Rugby World Cup sensation Shane Williams has admitted he feared his international career was over the last time he played for Wales in Cardiff. The pint-sized wing returns more than two years since his last appearance at the Millennium Stadium in the rearranged Lloyds TSB Six Nations fixture against Ireland in October 2001.
It was to be a hugely frustrating time for Williams who had burst onto the scene as a baby-faced 22-year-old with lightning pace and could turn direction on a six-pence.
Williams scored eleven tries in his first eleven appearances but saw his career stutter to a standstill amid injuries and concern that he was too small for modern Test rugby.
"I have changed a lot since then. I have learned from the experience of being in and then out of the limelight and grown up a lot," said Williams. "After that (Ireland) game I really began to get the feeling that I didn't have much of a future as a Wales wing.
"It was a really frustrating period because things were not going well for me, I was having a lot of problems with my hamstring and missed a lot of rugby.
"Even after playing the friendly against Romania last summer, I never got over that feeling until right before the Rugby World Cup. In Australia, my confidence was well down. I wasn't even involved in the training because I wasn't involved in any of the pool games.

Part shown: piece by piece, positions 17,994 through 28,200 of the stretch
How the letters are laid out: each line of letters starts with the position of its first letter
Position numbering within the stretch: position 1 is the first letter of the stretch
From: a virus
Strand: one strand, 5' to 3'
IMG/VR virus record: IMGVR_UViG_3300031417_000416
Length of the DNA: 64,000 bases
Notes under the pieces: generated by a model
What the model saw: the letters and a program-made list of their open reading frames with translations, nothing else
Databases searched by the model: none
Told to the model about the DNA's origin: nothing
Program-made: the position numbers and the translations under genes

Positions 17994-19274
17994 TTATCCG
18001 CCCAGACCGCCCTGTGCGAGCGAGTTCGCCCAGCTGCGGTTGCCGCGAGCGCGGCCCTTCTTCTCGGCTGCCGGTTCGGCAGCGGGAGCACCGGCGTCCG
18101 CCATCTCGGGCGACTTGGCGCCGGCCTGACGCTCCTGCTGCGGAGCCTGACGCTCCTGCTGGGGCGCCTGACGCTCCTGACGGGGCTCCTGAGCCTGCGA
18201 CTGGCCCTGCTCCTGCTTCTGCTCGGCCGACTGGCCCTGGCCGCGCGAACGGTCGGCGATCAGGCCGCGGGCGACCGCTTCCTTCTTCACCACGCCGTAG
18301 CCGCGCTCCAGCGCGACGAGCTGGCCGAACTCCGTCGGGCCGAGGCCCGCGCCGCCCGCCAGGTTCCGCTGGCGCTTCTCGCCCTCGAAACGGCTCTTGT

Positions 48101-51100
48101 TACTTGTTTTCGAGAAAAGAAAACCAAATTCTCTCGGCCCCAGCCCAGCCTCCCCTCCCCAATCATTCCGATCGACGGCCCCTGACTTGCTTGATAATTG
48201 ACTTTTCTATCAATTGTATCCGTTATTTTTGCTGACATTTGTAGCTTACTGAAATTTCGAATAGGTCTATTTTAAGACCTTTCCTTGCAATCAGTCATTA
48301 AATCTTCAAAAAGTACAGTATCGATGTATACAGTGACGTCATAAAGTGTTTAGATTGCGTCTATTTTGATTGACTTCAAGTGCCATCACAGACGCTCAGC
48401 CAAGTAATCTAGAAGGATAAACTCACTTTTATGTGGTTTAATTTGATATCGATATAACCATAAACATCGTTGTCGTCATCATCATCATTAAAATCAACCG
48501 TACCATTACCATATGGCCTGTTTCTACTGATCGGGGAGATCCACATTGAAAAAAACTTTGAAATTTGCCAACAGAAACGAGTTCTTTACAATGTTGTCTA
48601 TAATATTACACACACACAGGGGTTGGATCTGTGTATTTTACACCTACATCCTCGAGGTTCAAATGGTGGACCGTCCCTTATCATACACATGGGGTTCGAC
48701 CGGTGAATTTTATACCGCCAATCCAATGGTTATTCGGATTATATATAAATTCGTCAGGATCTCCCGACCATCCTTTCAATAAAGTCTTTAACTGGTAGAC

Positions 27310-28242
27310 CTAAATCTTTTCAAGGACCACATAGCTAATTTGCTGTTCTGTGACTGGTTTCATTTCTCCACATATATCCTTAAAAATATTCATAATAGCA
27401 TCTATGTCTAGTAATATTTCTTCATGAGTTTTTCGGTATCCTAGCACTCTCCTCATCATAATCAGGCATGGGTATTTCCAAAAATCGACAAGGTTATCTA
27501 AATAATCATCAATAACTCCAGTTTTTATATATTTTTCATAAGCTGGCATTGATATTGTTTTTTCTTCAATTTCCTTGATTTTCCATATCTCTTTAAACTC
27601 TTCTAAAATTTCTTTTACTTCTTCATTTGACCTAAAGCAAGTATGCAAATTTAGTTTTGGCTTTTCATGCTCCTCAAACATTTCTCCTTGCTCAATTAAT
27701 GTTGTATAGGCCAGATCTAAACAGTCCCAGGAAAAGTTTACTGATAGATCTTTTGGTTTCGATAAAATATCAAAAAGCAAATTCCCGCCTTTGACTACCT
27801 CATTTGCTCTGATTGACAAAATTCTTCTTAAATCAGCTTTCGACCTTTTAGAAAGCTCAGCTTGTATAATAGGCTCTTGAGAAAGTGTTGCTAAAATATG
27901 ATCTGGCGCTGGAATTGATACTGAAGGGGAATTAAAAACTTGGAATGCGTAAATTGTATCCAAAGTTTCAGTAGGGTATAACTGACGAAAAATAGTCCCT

"It was a long four weeks so when I finally got the chance against the All Blacks I knew I had to grab it with both hands and show Steve (Hansen) he was wrong not to pick me. I wanted to show what I could do and prove he had made a mistake. Luckily enough I got that chance."
The performances against New Zealand and then England made Williams and Wales a crowd favourite at the Rugby World Cup and has given rise to a new wave of genuine optimism in the Valleys as they head into tomorrow's RBS Six Nations opener against Scotland.
"The fact that the All Blacks scored so early, ninety seconds, actually became a positive thing," added Williams. "We knew if we didn't pull together things could get embarrassing. Previously, I think we've been intimidated by sides like New Zealand but this time there was anger, at ourselves.
"Then we really started to play some rugby and showed we could compete with anyone. We really felt we could win. I remember thinking as the game went on, it was the Rugby World Cup, we were beating the All Blacks and there was no where else in the world I wanted to be more than on that field."
Since returning home to a welcome normally reserved for Rugby World Cup winners rather than losing quarter-finalists, Williams and Wales have gone back to the training ground to ensure Australia does not prove to be another false dawn as a proud rugby nation once again expects.
"Yes there's a lot more expectation but that is a great thing, we can all definately feel the buzz in Wales again and everyone is looking forward to the Scotland game," he said. "I have learned that you can't beat players or create something out of nothing every time you get the ball. I hope people aren't expecting that.
"After the Rugby World Cup experience there's a belief in the squad that our heads will never go down if things go wrong and that's a feeling we will taken into the RBS Six Nations."
Glyncoch have had a remarkable past couple of seasons, having lost just once in the last two seasons. Their fine form has been capped by claiming the South Central Division 5 crown of the SWALEC League.
With two rounds of the HSBC Sevens World Series remaining, Wales head coach Paul John has sprung a few surprises for this week's penultimate round in Glasgow. And there's still plenty to play for with World Cup spots on the line.